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Peugeot Moovie Concept Car
The Portuguese designer André Costa took another novel approach to ease city parking and manoeuvring. His design Moovie, made for the 2005 Concours de Design Peugeot, features two huge hub-less side-wheels which are used for both driving and steering. Each wheel is independently driven by an electric motor, allowing the Moovie to rotate on its own axis and squeeze into the tightest parking spots. To increase stability, the two side-wheels are tilted inwards under a ten degree angle.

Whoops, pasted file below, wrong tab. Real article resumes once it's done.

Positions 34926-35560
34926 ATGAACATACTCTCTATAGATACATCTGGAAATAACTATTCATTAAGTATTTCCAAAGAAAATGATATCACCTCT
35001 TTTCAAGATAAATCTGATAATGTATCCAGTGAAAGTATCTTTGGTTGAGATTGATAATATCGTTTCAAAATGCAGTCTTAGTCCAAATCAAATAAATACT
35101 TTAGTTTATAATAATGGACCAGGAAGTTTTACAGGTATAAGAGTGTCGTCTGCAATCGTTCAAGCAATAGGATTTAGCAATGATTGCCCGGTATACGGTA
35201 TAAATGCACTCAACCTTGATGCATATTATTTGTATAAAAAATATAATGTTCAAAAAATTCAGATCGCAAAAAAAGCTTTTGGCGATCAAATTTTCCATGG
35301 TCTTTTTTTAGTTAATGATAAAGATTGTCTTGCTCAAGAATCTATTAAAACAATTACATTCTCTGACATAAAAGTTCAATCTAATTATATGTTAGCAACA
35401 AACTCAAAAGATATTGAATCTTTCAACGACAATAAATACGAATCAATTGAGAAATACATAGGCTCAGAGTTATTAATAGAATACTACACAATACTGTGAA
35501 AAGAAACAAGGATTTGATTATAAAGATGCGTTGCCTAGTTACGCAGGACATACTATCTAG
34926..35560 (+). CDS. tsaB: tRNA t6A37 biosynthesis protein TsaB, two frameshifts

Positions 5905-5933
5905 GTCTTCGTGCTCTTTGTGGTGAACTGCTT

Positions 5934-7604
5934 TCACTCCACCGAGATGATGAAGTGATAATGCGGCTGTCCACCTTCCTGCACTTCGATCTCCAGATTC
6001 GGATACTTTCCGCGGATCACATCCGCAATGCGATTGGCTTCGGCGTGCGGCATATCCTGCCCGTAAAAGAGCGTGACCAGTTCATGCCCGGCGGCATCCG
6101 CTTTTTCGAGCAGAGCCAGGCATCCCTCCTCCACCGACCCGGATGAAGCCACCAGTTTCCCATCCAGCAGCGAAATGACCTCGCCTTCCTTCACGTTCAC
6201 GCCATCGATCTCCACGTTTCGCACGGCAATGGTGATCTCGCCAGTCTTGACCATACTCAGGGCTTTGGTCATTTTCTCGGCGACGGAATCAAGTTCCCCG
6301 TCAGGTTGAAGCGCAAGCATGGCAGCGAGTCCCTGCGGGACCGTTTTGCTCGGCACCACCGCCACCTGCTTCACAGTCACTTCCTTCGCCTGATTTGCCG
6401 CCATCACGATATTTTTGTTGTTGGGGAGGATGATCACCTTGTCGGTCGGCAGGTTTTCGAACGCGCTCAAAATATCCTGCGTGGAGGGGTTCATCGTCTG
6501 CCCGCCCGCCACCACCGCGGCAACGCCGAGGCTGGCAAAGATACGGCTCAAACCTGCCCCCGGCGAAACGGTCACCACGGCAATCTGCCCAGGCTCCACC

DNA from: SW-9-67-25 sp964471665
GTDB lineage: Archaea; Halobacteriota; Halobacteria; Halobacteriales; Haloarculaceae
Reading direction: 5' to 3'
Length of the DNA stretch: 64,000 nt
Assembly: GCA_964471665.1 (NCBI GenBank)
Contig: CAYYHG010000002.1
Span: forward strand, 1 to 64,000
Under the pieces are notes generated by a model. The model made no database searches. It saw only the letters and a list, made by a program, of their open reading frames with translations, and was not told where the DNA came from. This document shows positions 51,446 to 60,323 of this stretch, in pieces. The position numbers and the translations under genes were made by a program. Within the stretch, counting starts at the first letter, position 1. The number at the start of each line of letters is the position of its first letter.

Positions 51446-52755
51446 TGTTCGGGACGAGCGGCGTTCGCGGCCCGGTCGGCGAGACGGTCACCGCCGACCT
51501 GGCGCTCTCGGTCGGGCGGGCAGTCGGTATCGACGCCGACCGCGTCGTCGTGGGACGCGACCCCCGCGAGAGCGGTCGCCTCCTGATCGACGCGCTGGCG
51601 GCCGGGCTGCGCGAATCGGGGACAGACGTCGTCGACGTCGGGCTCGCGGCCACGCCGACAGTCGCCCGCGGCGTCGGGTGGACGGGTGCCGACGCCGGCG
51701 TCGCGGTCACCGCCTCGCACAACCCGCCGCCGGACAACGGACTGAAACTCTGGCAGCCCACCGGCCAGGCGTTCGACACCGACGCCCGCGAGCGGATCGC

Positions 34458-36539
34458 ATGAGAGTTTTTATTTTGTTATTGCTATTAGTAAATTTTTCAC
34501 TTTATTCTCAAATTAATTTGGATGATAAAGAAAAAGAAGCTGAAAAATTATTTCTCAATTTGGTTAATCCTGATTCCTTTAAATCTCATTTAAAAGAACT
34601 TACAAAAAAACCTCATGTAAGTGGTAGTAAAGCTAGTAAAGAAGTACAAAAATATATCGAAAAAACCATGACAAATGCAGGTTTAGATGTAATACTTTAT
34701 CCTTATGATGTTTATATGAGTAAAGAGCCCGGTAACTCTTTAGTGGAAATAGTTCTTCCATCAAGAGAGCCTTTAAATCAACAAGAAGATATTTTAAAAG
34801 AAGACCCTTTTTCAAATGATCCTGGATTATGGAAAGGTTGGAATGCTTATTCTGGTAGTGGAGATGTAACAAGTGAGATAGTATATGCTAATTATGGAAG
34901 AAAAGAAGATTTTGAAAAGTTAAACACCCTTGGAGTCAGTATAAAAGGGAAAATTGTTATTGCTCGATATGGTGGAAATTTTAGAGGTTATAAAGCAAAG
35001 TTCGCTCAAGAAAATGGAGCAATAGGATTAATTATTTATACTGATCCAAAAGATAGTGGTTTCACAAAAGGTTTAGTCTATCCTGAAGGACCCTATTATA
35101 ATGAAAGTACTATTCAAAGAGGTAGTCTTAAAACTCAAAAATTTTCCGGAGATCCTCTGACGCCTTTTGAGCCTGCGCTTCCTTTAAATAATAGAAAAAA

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A360 Concept Car
The A360 Concept from designer Huynh Ngoc Lan looks like a crossbreed between a UFO and some stealth fighter jet. Not that the concept is bad, it is just sort of weird. The triangular body has a panoramic glass roof, then there is the camera system on the exteriors that works to provide the driver with additional feedback. The car moves on three spheres, not wheels, which actually makes some sense considering that it is capable of moving in any direction on the ground.
Since the wheels are spherical, they need not move as the car makes a radical change in angle. To settle well with the new direction, the cabin is capable of a full rotation. To accommodate these functions, the steering wheel has undergone a bit of a change. A control ball takes the role of a steering wheel, with integrated functions for right, left and rotation.